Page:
It is strange to think that we will outlast the heavens we see. By God’s grace this will be so. God will change this old worn out world for a new one. At the great resurrection, we will arise to a new heaven and earth. This table proclaims the Lord’s death. It also proclaims His resurrection. The bread is broken, but it rises. The wine is blood-red, but it gives joy. It is a transformed, new creation. Remember, when you are in Christ, you are a new creation. old things have passed away; all things have become new. This meal shows your union with Christ, so you are a new creation. Rejoice in our great God who creates life and gives favor.


Abhor and Cling

Romans 12:9
"Abhor what is evil; cling to what is good."

These words show us that our affections matter. Loving and abhorring and clinging engage your emotions, or they should. It is easy to act loving and interested outwardly, but to not really care inside. The Greek word hypocrite means actor. It’s easy to put on an act. But we need to ask the Lord to work His grace down beyond our face and our words and our actions, and into our heart and our affections. We don’t just identify and renounce and expose evil. We abhor it and flee from it. We don’t just approve of the good, vote for it, and read about it. We cling to it for life.

Let us confess our apathy to love Jesus Christ and to pursue holiness.



Review: Sermons on Genesis Chapters 1-11

Sermons on Genesis Chapters 1-11
Sermons on Genesis Chapters 1-11 by John Calvin

My rating: 4 of 5 stars


850 pages, on 11 chapters of the Bible!

This is an excellent edition gives us a glimpse into Calvin's pulpit ministry. Rather wordy, but his pastor's heart shines through. No academic discourses, these! He was always on the lookout for applying the text to the people, clearly and plainly. I found myself quoting his pithy sayings from the pulpit myself, often.

On Abel's murder: "The blood of Abel accused Cain, but the blood of Jesus Christ excuses us."

From Cain's guilt: "Even if the reprobates lived in palaces and did nothing but take leisurely walks and everyone came to make a big fuss over them and were at their beck and call... they still... have to be scared stiff, their lives are still hanging by a thread, and they feel no certainty or assurance, and they do not know why."

From Cain's departure, we "learn what true repentance is, which is hatred for the sin which is rooted in our hearts."

From Genesis 5 we learn to "not become entangled in the abominations which sourround us on all sides."

On God remembering Noah: "we imagine that God is asleep.... it is not enought to trust in God for just a single minute. We must persist, and our faith must not grow weary. That, in short, is how we must put this passage into practice."

Calvin repeats that last sentence often, or a variant of it. He wraps up a section saying, "That's the main thing."

Calvin preached every weekday, many weeks, and these are dated in the book: "Thursday, 14 December 1559." It's fun to see him start a sermon by saying, Yesterday we saw that...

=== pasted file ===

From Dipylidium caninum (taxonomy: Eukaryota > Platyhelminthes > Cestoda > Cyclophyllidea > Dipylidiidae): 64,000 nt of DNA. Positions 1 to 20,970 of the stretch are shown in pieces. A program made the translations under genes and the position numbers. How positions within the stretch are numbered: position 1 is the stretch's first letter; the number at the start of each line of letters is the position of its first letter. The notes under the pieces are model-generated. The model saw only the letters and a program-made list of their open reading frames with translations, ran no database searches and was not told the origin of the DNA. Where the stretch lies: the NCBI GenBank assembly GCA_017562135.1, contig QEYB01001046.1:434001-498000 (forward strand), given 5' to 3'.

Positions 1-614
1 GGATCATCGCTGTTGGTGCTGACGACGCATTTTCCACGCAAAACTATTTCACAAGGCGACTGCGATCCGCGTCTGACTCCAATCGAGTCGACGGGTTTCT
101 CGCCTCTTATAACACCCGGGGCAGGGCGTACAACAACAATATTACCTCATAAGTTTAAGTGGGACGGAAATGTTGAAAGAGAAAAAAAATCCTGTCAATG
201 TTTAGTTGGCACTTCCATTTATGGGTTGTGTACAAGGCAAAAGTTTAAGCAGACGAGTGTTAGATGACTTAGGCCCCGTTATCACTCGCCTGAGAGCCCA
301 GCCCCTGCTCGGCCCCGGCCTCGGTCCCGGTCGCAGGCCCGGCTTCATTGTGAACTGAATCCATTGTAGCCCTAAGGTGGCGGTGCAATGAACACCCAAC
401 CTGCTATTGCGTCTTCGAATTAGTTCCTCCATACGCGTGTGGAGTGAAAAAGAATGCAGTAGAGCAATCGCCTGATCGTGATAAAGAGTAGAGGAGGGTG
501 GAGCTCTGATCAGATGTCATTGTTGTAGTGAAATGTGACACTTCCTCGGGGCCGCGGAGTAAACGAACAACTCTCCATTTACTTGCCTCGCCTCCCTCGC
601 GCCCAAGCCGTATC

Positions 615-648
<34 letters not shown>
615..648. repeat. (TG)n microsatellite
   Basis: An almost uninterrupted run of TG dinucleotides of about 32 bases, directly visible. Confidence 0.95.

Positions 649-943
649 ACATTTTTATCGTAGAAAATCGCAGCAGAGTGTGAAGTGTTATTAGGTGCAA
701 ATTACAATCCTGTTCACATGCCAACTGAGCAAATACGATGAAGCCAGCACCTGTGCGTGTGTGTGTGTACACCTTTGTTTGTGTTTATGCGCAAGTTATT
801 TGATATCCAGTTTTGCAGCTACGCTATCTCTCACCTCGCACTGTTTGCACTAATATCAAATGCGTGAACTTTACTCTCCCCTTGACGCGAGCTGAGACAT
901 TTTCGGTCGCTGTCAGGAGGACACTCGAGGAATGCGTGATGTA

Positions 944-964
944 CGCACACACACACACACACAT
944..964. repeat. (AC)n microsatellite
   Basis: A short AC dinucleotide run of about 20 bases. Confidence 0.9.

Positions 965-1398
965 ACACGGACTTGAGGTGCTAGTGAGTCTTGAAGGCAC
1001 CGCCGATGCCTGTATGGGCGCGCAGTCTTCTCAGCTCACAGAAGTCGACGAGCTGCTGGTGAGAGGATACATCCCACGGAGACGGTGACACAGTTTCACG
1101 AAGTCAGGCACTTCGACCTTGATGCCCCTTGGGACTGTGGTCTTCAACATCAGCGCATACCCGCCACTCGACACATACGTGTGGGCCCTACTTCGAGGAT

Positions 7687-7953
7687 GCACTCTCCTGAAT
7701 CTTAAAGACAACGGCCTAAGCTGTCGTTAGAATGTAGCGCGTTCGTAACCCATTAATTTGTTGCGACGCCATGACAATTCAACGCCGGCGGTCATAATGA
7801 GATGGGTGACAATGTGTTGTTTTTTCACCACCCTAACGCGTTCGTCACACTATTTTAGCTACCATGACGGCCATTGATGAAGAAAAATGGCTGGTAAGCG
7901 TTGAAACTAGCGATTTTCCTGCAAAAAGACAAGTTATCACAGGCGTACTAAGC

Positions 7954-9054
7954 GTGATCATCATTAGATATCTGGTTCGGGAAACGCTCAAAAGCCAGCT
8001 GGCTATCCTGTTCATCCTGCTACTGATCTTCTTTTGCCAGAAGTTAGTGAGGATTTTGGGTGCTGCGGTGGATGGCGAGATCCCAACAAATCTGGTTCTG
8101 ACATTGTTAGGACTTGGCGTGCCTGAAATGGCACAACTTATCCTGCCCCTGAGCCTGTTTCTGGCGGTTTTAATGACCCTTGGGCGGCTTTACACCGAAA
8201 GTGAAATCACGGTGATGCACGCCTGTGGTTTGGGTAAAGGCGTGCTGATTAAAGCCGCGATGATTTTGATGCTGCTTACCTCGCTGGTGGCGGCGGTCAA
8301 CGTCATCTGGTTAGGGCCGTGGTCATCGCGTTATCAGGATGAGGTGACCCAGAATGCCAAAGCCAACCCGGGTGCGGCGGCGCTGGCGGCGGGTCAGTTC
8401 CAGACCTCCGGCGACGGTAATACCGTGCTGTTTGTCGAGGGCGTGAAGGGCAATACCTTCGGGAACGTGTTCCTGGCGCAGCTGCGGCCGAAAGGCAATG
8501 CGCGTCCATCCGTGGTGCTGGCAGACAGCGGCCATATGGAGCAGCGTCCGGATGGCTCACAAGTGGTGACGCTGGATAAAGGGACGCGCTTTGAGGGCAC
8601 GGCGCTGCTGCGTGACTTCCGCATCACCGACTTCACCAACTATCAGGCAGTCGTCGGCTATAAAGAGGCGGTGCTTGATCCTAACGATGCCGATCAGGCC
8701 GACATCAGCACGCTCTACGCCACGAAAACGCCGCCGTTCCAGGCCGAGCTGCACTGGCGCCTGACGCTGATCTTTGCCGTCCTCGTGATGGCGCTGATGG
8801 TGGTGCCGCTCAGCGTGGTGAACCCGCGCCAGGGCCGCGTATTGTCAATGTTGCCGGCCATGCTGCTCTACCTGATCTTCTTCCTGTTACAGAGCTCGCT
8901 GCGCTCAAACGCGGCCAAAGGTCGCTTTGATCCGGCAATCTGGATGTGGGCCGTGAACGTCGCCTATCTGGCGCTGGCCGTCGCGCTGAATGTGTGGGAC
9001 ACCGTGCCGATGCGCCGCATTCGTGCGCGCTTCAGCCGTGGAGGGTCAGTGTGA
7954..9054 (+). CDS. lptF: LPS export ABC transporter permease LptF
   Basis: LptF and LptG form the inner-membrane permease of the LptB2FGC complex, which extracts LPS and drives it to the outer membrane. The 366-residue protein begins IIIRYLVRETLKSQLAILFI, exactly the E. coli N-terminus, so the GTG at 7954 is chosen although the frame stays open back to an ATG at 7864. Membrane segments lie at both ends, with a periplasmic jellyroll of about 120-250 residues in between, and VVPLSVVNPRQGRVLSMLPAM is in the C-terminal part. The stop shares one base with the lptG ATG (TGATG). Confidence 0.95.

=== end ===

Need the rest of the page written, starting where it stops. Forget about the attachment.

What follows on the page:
THere is a lot to weed through, here, but there are gems that show the world hasn't really changed all that much since Calvin's time, and the pastoral application is as relevant today as it was then.

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Review: Genesis: Creation and Fall

Genesis: Creation and Fall
Genesis: Creation and Fall by James Montgomery Boice

My rating: 4 of 5 stars

Excellent series of sermons. Though Boice is a bit too accommodating to modern science and soft on the old earth position for my taste, his expositions are always clear and helpful.

One of the best features is how he links the more obscure and ignored passages with the major themes of Scripture. Lamech and Noah drunk in his tent, and Nimrod all connect to God's purposes.

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Review: The Beginnings

The Beginnings
The Beginnings by Ray C. Stedman

My rating: 3 of 5 stars

Decent but dated popular commentary on Genesis 4-11. Stedman has an evangelical perspective, and his exegesis is usually sound. The application is sometimes too cold war related, and lacks enough emphasis on the church and redemptive history, though that isn’t totally absent. His reading of Ham is pretty good for 1978. Though some of his language would be considered politically incorrect today, I didn’t see anything racially offensive.

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Review: Taran Wanderer

Taran Wanderer
Taran Wanderer by Lloyd Alexander

My rating: 2 of 5 stars


I read the first three of this series out loud to the kids, but quit half way through this one - a rarity. It was that... blah. We finished it separately, but the younger ones lost interest.

Not bad, just boring. The older kids finished it, and I'm looking forward to the last of the series, which is a Newberry Award winner.

Taran sets off to discover who he is. He learns several trades. The values of initiative and strength to serve others comes through strongly. Also, being able to take hard knocks and keep going.

His conclusion of his search for himself was very disappointing. Maybe stretching the actual discovery to the next book, but there was more plot needed here, then!